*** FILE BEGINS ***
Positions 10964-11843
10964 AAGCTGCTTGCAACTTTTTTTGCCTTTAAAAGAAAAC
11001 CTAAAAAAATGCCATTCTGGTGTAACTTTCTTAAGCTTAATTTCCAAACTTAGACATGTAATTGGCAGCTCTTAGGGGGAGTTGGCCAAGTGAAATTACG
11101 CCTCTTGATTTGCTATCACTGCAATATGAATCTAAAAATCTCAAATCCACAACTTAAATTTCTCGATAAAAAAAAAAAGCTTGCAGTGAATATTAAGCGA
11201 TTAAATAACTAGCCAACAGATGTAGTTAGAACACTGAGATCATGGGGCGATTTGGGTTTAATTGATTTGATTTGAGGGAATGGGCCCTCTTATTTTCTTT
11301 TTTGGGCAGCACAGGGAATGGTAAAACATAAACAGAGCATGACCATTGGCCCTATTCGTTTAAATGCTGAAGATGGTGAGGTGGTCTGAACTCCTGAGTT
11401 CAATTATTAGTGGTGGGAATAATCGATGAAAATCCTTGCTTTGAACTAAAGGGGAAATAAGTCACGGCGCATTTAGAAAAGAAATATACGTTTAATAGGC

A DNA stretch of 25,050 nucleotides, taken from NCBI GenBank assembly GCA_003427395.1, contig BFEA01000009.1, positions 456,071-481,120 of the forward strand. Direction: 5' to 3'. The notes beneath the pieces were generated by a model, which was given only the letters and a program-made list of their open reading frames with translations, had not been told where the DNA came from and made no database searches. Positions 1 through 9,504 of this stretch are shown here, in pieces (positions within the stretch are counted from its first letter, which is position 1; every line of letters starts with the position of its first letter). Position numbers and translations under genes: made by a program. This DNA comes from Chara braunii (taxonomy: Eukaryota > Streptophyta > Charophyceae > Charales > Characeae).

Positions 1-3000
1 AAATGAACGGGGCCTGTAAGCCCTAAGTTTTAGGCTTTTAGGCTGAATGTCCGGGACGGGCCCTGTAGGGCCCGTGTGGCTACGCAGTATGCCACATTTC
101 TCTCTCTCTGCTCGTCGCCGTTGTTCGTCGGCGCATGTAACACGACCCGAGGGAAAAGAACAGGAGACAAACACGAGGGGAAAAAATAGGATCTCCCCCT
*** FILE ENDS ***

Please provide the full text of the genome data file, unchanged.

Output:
Positions 10964-11843
10964 AAGCTGCTTGCAACTTTTTTTGCCTTTAAAAGAAAAC
11001 CTAAAAAAATGCCATTCTGGTGTAACTTTCTTAAGCTTAATTTCCAAACTTAGACATGTAATTGGCAGCTCTTAGGGGGAGTTGGCCAAGTGAAATTACG
11101 CCTCTTGATTTGCTATCACTGCAATATGAATCTAAAAATCTCAAATCCACAACTTAAATTTCTCGATAAAAAAAAAAAGCTTGCAGTGAATATTAAGCGA
11201 TTAAATAACTAGCCAACAGATGTAGTTAGAACACTGAGATCATGGGGCGATTTGGGTTTAATTGATTTGATTTGAGGGAATGGGCCCTCTTATTTTCTTT
11301 TTTGGGCAGCACAGGGAATGGTAAAACATAAACAGAGCATGACCATTGGCCCTATTCGTTTAAATGCTGAAGATGGTGAGGTGGTCTGAACTCCTGAGTT
11401 CAATTATTAGTGGTGGGAATAATCGATGAAAATCCTTGCTTTGAACTAAAGGGGAAATAAGTCACGGCGCATTTAGAAAAGAAATATACGTTTAATAGGC

A DNA stretch of 25,050 nucleotides, taken from NCBI GenBank assembly GCA_003427395.1, contig BFEA01000009.1, positions 456,071-481,120 of the forward strand. Direction: 5' to 3'. The notes beneath the pieces were generated by a model, which was given only the letters and a program-made list of their open reading frames with translations, had not been told where the DNA came from and made no database searches. Positions 1 through 9,504 of this stretch are shown here, in pieces (positions within the stretch are counted from its first letter, which is position 1; every line of letters starts with the position of its first letter). Position numbers and translations under genes: made by a program. This DNA comes from Chara braunii (taxonomy: Eukaryota > Streptophyta > Charophyceae > Charales > Characeae).

Positions 1-3000
1 AAATGAACGGGGCCTGTAAGCCCTAAGTTTTAGGCTTTTAGGCTGAATGTCCGGGACGGGCCCTGTAGGGCCCGTGTGGCTACGCAGTATGCCACATTTC
101 TCTCTCTCTGCTCGTCGCCGTTGTTCGTCGGCGCATGTAACACGACCCGAGGGAAAAGAACAGGAGACAAACACGAGGGGAAAAAATAGGATCTCCCCCT